Ed Askew. For The World. Tin Angel Records

Ed Askew has been a secret for four decades. A New York artist and teacher who released one album on the ill fated ESP Disc label (home to The Fugs, Holy Modal Rounders, The Godz and Albert Ayler) back in 1968 he then all but disappeared from view. But these days popular music likes to regurgitate its past and just like Vashti Bunyan, Rodriguez and most recently Shelagh McDonald Askew has climbed back into the limelight, rubbing his eyes and, tentatively at first, looking around him. His revival started with the release in 2007 of his second album (which he recorded in 1970!) followed by two new albums Rainy Day Song in 2008 and Imperfiction in 2011. All were solo efforts with Askew playing an instrument called a Tiple (somewhat like a ukulele only with ten strings) on his first album then adding keyboards to the latter ones. For The World is his first collaboration with other musicians including Marc Ribot, Jay Pluck, members of The Black Swans and Sharon Van Etten.
Now in his early seventies Askew’s voice remains somewhat unique. He’s acquired a slight patina with age but remains a trembling tenor sounding as if he’s carrying the weight of the world on his shoulders. There’s a slight similarity to Will Oldham in his idiosyncratic delivery while John Cale also comes to mind (without the Welsh lilt). The songs for the most part are sepia toned meditations and fables which betray his sixties origins while the music is dominated by an old fashioned piano sound like your aunt playing in the parlour. Delicate stringed instruments including harp wander in and out of the simple melodies while a lonesome country harmonica adds an almost Neil Young ditch feel to some of the pieces.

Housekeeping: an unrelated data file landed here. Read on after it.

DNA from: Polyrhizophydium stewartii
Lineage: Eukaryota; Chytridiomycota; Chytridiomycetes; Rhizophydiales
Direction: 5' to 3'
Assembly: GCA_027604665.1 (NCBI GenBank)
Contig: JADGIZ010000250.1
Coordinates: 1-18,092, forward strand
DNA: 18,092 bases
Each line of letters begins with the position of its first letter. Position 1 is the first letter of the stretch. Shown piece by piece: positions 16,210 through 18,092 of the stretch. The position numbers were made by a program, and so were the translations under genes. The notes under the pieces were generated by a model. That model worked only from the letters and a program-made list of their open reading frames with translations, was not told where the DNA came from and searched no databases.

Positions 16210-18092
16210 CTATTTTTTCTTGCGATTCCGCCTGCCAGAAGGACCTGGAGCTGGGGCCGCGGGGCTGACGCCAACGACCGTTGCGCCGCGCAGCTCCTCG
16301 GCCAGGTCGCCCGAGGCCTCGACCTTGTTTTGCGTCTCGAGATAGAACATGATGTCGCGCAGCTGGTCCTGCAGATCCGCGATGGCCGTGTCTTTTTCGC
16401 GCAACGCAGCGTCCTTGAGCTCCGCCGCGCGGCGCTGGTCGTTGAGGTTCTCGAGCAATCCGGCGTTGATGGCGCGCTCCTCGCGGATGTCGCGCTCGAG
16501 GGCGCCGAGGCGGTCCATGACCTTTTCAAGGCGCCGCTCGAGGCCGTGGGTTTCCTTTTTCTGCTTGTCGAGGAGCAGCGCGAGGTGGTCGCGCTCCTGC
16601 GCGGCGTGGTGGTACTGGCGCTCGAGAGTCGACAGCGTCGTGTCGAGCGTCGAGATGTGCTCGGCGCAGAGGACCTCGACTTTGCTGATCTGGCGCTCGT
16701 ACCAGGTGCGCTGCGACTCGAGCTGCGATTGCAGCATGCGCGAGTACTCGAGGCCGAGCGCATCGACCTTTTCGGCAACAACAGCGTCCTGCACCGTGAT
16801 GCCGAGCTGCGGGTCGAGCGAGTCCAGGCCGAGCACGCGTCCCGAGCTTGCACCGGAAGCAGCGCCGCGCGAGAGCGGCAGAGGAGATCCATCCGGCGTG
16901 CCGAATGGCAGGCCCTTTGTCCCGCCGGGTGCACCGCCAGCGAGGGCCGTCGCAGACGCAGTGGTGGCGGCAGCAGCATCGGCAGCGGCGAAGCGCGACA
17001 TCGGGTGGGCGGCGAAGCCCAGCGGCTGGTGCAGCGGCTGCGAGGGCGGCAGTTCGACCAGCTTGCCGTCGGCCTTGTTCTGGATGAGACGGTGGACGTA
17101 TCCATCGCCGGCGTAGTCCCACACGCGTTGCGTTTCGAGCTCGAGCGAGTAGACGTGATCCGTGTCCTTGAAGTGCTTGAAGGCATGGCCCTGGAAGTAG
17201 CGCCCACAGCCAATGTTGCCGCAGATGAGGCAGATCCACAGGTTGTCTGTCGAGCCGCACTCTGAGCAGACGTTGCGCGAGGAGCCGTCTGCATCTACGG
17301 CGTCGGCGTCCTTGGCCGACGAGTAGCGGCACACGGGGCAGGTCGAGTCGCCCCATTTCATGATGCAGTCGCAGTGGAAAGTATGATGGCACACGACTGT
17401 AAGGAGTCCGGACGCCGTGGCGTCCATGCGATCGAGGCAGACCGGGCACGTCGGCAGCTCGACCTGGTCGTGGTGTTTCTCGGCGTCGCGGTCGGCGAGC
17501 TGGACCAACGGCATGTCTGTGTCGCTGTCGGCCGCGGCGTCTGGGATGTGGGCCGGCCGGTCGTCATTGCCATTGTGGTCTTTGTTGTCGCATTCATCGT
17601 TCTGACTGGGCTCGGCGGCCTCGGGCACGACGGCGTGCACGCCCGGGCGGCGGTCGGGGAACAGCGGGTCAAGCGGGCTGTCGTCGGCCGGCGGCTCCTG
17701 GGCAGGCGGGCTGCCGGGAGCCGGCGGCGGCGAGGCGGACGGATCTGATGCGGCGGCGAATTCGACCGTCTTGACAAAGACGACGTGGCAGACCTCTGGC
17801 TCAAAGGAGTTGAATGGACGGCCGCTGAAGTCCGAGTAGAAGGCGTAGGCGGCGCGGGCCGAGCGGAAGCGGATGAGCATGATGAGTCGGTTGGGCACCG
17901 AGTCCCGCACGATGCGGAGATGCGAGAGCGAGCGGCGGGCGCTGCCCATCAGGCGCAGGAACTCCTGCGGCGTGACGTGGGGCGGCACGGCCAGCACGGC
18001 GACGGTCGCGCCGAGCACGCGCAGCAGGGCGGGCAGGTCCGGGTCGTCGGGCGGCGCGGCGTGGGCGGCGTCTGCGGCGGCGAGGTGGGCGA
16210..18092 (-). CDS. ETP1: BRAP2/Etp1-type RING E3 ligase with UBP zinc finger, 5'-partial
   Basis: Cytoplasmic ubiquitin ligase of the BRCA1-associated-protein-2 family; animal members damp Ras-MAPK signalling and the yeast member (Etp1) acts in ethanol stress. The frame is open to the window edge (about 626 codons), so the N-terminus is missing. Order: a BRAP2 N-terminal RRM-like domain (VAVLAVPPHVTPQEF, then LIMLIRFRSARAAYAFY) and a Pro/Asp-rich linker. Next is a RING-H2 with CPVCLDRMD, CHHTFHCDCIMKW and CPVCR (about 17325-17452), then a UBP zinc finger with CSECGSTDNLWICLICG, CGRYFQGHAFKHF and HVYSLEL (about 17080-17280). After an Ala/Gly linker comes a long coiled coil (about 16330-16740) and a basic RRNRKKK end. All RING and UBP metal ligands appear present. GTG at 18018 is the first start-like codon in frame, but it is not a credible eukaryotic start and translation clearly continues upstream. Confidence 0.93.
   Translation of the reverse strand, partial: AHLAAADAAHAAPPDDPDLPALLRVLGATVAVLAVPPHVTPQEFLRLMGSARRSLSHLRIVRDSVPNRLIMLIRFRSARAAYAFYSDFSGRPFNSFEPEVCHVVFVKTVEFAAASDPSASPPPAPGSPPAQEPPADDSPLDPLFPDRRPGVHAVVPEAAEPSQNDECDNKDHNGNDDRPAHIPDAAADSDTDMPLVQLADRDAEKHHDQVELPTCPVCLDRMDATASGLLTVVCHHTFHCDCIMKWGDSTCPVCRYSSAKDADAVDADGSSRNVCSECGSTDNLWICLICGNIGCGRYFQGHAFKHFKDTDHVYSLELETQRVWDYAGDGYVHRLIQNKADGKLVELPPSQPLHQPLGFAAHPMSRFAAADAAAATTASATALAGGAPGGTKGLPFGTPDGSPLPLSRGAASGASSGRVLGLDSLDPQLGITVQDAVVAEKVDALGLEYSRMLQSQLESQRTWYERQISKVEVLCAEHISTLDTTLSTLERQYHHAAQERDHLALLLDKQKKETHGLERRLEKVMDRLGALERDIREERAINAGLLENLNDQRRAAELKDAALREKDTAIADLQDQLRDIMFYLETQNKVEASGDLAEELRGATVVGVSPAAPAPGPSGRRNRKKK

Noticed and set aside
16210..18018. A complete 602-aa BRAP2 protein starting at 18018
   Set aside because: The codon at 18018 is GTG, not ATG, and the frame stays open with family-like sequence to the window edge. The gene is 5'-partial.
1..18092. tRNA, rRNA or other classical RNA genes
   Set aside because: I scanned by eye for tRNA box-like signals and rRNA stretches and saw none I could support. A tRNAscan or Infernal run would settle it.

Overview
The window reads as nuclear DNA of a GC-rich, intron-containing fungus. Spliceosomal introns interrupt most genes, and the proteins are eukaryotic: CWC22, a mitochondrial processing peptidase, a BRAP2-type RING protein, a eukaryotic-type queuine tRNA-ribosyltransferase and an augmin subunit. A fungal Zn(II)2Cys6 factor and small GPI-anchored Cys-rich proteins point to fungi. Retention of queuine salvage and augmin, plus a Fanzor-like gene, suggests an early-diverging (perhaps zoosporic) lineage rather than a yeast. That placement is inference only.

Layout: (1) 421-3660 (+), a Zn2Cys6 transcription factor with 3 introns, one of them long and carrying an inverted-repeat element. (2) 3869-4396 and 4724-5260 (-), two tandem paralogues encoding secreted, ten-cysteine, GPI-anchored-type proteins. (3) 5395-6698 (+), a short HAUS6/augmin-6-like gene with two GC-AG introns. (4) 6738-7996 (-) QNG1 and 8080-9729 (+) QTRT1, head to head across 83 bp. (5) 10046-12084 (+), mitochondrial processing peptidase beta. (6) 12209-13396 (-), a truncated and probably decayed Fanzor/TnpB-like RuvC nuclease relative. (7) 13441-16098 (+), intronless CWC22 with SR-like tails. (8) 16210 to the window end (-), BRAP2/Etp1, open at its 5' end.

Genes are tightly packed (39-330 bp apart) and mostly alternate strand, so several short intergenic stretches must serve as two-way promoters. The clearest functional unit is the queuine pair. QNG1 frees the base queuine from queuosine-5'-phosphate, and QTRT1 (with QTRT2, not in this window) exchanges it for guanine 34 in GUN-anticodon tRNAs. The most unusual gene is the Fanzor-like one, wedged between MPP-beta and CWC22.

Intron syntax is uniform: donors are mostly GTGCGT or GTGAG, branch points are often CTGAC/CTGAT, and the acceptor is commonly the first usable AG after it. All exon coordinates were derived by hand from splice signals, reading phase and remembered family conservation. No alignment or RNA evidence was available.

The album opens with the rolling piano and plaintive harmonica of Rodeo Rose. Askew sounds world wearied as the piano repeats itself with only some crepuscular guitar from Ribot to break the circle. It’s almost as if the itinerant vagrant who mumbled the words to Gavin Bryars’ Jesus’ Blood Never Failed Me Yet had found a voice and penned some lyrics. Mesmerising. Blue Eyed Baby is another circular song with Askew agog at the wonders of nature and he sings it with a sense of wide eyed wonder. Gertrude Stein is a simple homily to the poet and her poem Sacred Emily as Askew recalls his past and simply wishes these days to be able to sit and forego these memories and think of nothing at all. It’s a brief song and reminds one of Tom Rapp, another artist who recorded for ESP Disc back in the sixties.
Rapp’s band, Pearls before Swine, comes to mind again on So, a halting and mysterious song which is almost like a series of Haikus linked together on a necklace of haunting piano. Moon In The Wind brings back the lonesome harmonica while the piano plinks on while Drum recalls the likes of Weimar artist Joachim Ringelnatz’s poetry and declamation. Baby Come Home is the most sprightly song on the album with Askew hitting an early Dylan vibe while the closing title song is a rickety fable about the joy of singing and at the end of the day it’s a joy to hear Askew singing again.
Ed Askew might be an acquired taste (he’s in regular rotation on Stuart Maconie’s Freak Zone) but this album should be lapped up by anyone interested in the wider shores of folk and outsider music.
Buy it here

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